After saying for months that Libyan leader Muammar Qaddafi’s days in power were numbered, President Barack Obama said yesterday the future of Libya is “in the hands of its people.”
The end of Qaddafi’s 42-year rule would hand Obama a foreign policy victory at a time when his leadership at home is being questioned by political opponents and voters. The operation in Libya came off with no U.S. casualties and with European allies carrying a portion of the military burden.
“The Libyan intervention demonstrates what the international community can achieve when we stand together as one,” Obama said yesterday in Martha’s Vineyard, Massachusetts, while warning that the fight isn’t over.
To be sure, the ultimate outcome in Libya isn’t settled. Qaddafi remains at large and loyalist troops have continued clashing with the rebels. After providing six months of airstrikes, tactical intelligence and logistics support, the U.S. and its allies remain uncertain about the future control of Libya, which holds Africa’s biggest proven oil reserves, under the loose collection of exiles, nationalists and regime defectors who have led the fight to oust Qaddafi.
“Now there’s a kind of euphoria, but there are all kinds of reasons to be cautious about what comes next,” said Dirk Vandewalle, a professor at Dartmouth College in New Hampshire who is an expert on Libya.
Since announcing in March that he authorized “limited” U.S. military engagement to enforce a no-fly zone over Libya in conjunction with the U.K., France and Italy, Obama has come under fire from Republicans both for doing too much and too little. The campaign evolved from a mission to protect civilians from government forces to include bombing raids and air cover for the rebels. Obama eventually turned control of the mission over to the North Atlantic Treaty Organization.
Republican Representative Michele Bachmann of Minnesota, who is seeking her party’s nomination to run against Obama in 2012, argued that the president failed to articulate U.S. goals or identify a vital national interest for military involvement in Libya and criticized him for deferring to NATO. She voted in June against authorizing the mission and called for cutting off funding.
Bachmann didn’t back away from her stance yesterday, even as she said she had high hopes for a new government there.
“I opposed U.S. military involvement in Libya and I am hopeful that our intervention there is about to end,” Bachmann said in a statement.
Arizona Senator John McCain, the Republican presidential candidate in 2008, faulted Obama for not going far enough.
“Americans can be proud of the role our country has played in helping to defeat Qaddafi, but we regret that this success was so long in coming due to the failure of the United States to employ the full weight of our airpower,” McCain said in a joint statement with Republican Senator Lindsey Graham of South Carolina.
William Cohen, chairman of the Cohen Group consulting firm and former defense secretary in the Clinton administration, said it is unfair to criticize the U.S for “leading from behind” in its response in Libya and other Arab nations experiencing anti-government upheavals.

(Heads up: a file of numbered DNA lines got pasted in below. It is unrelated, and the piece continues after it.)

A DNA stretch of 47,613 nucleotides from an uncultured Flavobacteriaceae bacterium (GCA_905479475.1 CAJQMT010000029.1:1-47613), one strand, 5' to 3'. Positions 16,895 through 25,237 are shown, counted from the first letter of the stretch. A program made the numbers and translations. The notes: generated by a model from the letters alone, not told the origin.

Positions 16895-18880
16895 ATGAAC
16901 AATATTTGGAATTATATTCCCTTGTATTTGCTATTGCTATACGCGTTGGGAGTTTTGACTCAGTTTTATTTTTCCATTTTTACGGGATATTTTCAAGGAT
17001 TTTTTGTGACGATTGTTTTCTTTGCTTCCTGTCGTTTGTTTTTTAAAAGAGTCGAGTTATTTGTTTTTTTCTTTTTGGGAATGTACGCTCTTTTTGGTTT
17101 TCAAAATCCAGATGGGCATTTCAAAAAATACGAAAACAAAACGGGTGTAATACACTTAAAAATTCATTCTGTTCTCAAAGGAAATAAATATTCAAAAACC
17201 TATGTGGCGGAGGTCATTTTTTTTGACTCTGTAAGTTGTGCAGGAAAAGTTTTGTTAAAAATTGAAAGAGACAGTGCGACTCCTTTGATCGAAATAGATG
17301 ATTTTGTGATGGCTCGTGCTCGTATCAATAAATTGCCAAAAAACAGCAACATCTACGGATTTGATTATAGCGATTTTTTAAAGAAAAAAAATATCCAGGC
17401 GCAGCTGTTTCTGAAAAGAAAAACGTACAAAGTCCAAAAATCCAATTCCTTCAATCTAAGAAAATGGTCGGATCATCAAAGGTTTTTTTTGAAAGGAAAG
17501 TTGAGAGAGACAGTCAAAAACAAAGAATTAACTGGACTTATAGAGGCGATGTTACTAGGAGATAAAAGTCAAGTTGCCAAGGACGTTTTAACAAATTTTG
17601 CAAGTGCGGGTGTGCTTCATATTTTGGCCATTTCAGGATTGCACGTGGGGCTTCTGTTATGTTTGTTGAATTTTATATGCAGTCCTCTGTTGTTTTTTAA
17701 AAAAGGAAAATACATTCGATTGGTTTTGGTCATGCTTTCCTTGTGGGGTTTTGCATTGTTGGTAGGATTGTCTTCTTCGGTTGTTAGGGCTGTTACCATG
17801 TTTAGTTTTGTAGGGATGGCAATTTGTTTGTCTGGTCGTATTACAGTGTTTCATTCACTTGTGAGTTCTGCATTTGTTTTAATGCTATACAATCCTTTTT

“I think the United States has played it about right at this point,” Cohen said in an interview. With U.S. troops in Afghanistan and Iraq, deeper intervention in a third Muslim country “would have been a mistake.”
Test for Congress
The tougher test ahead may be more for Congress than Obama, said Anthony Cordesman, a military analyst at the Center for Strategic and International Studies in Washington.
“Is the Congress capable of any non-partisan effort that would really help sustain the emergence of a stable and democratic Libya?” he said. “Ultimately, it is what we do next that is going to be at least as important in getting any meaningful outcome from Qaddafi’s fall as the military actions we provided that removed him from power.”
Administration officials said the results demonstrate the critics were wrong.
“We do think that this shows that our strategy both succeeded in stopping Qaddafi’s forces from massacring civilians and it succeeded in tipping the balance in favor of the opposition in a period of just several months,” said Ben Rhodes, deputy national security adviser for strategic communications. “Six months is very quick following a 42-year dictatorship.”
Cost to U.S.
The cost to the U.S. for the Libya operations is on pace to reach $1 billion. The Defense Department spent $896 million through July 31, surpassing an earlier estimate sent to Congress that the operations would cost $800 million by the end of September.
The total “includes amounts for daily military operations, munitions used in the operation,” non-lethal aid and humanitarian assistance, according to Commander Wendy Snyder, a Pentagon spokeswoman.
Rhodes said the success of the rebels in Libya also has implications for U.S. policy toward Syria, where President Bashar al-Assad has carried out a deadly crackdown against protests. Obama, joined by the leaders of the U.K. France, Germany and Canada, on Aug. 18 called on Assad to step down.
In Libya, “we wanted to make sure that the forces of change in the region were empowered and were not overrun by a dictator,” Rhodes said. “It sends a message to Assad that the trends are against those who try to crack down and stifle change.”
Assad may face steadily increasing international pressure, though not necessarily armed conflict with the U.S. and its allies.
“We can’t replicate the exact same type of U.S. engagement in each country,” he said.